Here is a sobering statistic for you: While the S&P 500 has generated annualized returns of 9.9% over the past 20 years—and a boring old asset allocation of 60% stocks and 40% bonds has managed to return a solid 8.7%—the average investor has eked out a measly 2.5%.
Inflation has averaged 2.4% over the past 20 years, meaning that in real terms the average investor has returned pretty close to zero. And this during one of the best periods in this history of the U.S. stock market.
How are returns that bad even possible? If the Efficient Market Hypothesis is to be believed, investors should roughly track the S&P 500 over time, not underperform it by 75%.
There are a myriad of answers, including everything from overtrading to underdiversification, but the biggest contributing factor is peformance chasing. Investors don’t park their cash in the stocks or sectors promising the best value. They jump on whatever is trendy in a perpetual case of closing the barn door after the horse has already bolted.
Late last year, veteran financial writer Mark Hulbert crunched the numbers and found that following the investment newsletter portfolio that performed best during the previous calendar year resulted in annual losses of more than 17% per year. Not just underperformance, mind you, but actual losses.
In looking at mutual fund performance, the numbers get a little better but are still remarkably bad. In a study done by Vanguard, a strategy of buying the top-performing large blend mutual funds over a rolling three-year period underperformed a naive buy-and-hold strategy by 34%. And while the numbers varied slightly across mutual fund market caps and styles (small-cap value, mid-cap growth, etc.), a naive buy-and-hold approach outperforms across all. Though we see these words so often we become blind to them, experience proves them true: “Past performance is no guarantee of future results.” To be more accurate, the data here more or less guarantees that past performance is a guarantee of future results…it just so happens that the future performance in question turns out to be terrible.
So, what are we to do about this? Buy an S&P 500 Index Fund (NYSE ARCA:SPY), hold it forever, and wash our hands of the entire investing process?
Well, we could do that. But there are better ways to skin this cat.
Take a second look at the chart at the top of this article. You’ll notice that a 60/40 portfolio of stocks and bonds came awfully close to matching the performance of the S&P 500, but what you don’t see here is that it did so while taking far less risk. This is the essence of asset allocation: Essentially sprinkling “a little of everything” into a portfolio and regularly rebalancing with the understanding that there will be years when some pieces of the portfolio perform very well and others perform very poorly.
There is an important catch that a lot of people seem to forget these days. Asset allocation works well when the constituent parts all have reasonably high expected rates of return and–importantly–returns that are not highly correlated.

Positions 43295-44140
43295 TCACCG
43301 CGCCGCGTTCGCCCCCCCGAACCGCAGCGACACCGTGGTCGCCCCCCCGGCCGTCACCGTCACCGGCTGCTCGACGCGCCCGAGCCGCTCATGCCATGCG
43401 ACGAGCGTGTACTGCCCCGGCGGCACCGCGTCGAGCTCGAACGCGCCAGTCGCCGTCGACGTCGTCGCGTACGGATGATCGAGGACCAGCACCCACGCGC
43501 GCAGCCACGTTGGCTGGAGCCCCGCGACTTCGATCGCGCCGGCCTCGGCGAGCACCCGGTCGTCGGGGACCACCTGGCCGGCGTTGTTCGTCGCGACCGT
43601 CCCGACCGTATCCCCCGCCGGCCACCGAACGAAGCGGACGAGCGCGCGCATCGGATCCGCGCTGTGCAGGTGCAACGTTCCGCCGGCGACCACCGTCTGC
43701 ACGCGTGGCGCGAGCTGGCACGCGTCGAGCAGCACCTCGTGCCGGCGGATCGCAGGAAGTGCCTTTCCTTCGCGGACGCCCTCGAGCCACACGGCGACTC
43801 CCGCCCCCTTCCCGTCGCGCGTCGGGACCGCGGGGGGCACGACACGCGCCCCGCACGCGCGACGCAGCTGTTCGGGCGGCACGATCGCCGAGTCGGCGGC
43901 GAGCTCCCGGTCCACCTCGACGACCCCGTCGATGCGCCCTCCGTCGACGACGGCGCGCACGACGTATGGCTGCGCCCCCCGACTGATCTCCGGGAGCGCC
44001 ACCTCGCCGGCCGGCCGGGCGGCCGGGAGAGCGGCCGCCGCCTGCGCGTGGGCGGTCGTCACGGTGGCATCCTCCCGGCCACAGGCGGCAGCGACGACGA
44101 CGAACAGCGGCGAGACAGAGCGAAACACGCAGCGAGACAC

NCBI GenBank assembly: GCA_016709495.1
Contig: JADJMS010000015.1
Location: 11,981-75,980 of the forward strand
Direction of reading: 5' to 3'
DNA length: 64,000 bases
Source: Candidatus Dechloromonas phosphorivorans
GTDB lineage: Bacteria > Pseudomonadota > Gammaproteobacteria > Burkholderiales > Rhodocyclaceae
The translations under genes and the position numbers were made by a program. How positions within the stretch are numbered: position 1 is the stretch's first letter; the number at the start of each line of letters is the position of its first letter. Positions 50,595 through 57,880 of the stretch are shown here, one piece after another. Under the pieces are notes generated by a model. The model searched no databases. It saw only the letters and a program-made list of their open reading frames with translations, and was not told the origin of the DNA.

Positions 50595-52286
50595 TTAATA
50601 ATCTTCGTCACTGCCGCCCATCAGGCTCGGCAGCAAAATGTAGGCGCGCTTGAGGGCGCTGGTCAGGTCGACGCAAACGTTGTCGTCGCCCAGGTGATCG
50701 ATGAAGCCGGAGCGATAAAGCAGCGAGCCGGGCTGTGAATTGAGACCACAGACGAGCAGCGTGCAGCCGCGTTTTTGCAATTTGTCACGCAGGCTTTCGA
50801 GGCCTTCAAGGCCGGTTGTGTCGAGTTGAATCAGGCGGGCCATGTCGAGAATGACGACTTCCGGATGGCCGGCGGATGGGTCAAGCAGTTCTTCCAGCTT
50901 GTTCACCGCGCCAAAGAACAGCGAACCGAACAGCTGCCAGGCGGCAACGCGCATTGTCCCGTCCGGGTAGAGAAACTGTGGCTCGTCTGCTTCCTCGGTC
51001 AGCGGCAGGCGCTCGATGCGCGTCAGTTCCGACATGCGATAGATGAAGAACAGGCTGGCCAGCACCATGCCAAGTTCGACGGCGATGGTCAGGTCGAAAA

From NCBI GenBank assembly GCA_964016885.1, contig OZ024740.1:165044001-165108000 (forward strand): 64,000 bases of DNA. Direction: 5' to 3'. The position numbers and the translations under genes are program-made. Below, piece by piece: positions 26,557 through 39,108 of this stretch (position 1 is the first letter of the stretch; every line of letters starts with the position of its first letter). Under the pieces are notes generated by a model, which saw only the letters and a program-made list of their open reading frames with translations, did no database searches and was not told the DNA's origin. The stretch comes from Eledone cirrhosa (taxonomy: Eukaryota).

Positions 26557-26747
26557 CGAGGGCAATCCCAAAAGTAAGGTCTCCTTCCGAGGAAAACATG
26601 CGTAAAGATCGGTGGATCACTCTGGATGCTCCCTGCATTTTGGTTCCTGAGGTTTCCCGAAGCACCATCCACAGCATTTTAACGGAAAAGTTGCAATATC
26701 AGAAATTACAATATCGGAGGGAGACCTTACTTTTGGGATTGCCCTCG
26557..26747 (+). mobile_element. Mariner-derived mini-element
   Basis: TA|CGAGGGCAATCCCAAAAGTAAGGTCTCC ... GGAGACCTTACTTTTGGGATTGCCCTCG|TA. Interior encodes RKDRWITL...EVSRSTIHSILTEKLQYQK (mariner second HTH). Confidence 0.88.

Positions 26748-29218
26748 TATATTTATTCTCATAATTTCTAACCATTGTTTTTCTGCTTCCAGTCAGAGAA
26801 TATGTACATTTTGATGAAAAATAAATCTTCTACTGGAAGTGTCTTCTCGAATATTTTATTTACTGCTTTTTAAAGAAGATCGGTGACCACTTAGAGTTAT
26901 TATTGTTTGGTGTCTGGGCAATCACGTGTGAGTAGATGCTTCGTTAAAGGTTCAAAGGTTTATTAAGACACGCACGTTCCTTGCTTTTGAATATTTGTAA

Asset allocation is going to look a little different today than it did in years past because we are in a very different interest rate environment. I think you can make a very good case for eliminating most bonds altogether or at least for replacing a traditional long-only bond allocation with a tactically-managed one. This is what I have done in portfolios that I manage for clients. And for those clients that qualify, I’ve been incorporating low-volatility, absolute-returns strategies into the mix.
For a simple and easy-to-execute asset allocation, consider something along the lines of the following ETF allocation:
Domestic U.S. Stocks (45%)
17% Cambria Shareholder Yield ETF (SYLD)
11% iShares Select Dividend ETF (DVY)
11% Vanguard Dividend Appreciation ETF (VIG)
6% iShares Core S&P Small Cap ETF (IJR)
International Stocks (21%)
7.5% Cambria Foreign Shareholder Yield ETF (FYLD)
7.5% PowerShares International Dividend Achievers ETF (PID)
3% EG Shares Emerging Markets Consumer ETF (ECON)
3% Cambria Global Value ETF (GVAL)
Real Estate / Infrastructure (24%)
12% Vanguard REIT ETF (VNQ)
12% JP Morgan Alerian MLP ETN (AMJ)
Fixed Income / Cash (10%)
5% PIMCO Total Return Active ETF (BOND)
4% iShares TIPS Bond (TIP)
There is nothing sacred about any of these specific ETF positions. I chose them because I believed them to be a solid proxy for the risk/return exposure I was looking for, but I periodically swap out ETF positions when newer, better alternatives come along. The takeaway is that, while the specific vehicles may change, the asset classes remain pretty constant.
For another perspective, check out The Gone Fishin’ Portfolio. Alex Green chooses a few asset classes that I would avoid–such as gold miners–but his recommendations are solid and simple to implement.
And if you really enjoy digging into asset allocation strategies, check out Meb Faber’s latest, Global Asset Allocation. It’s a short read and worth many times over the $3 price tag.
There a million different ways to allocate a portfolio well, but most poorly-allocated ones have one point in common: They chase whatever has been recently hot. Don’t do that.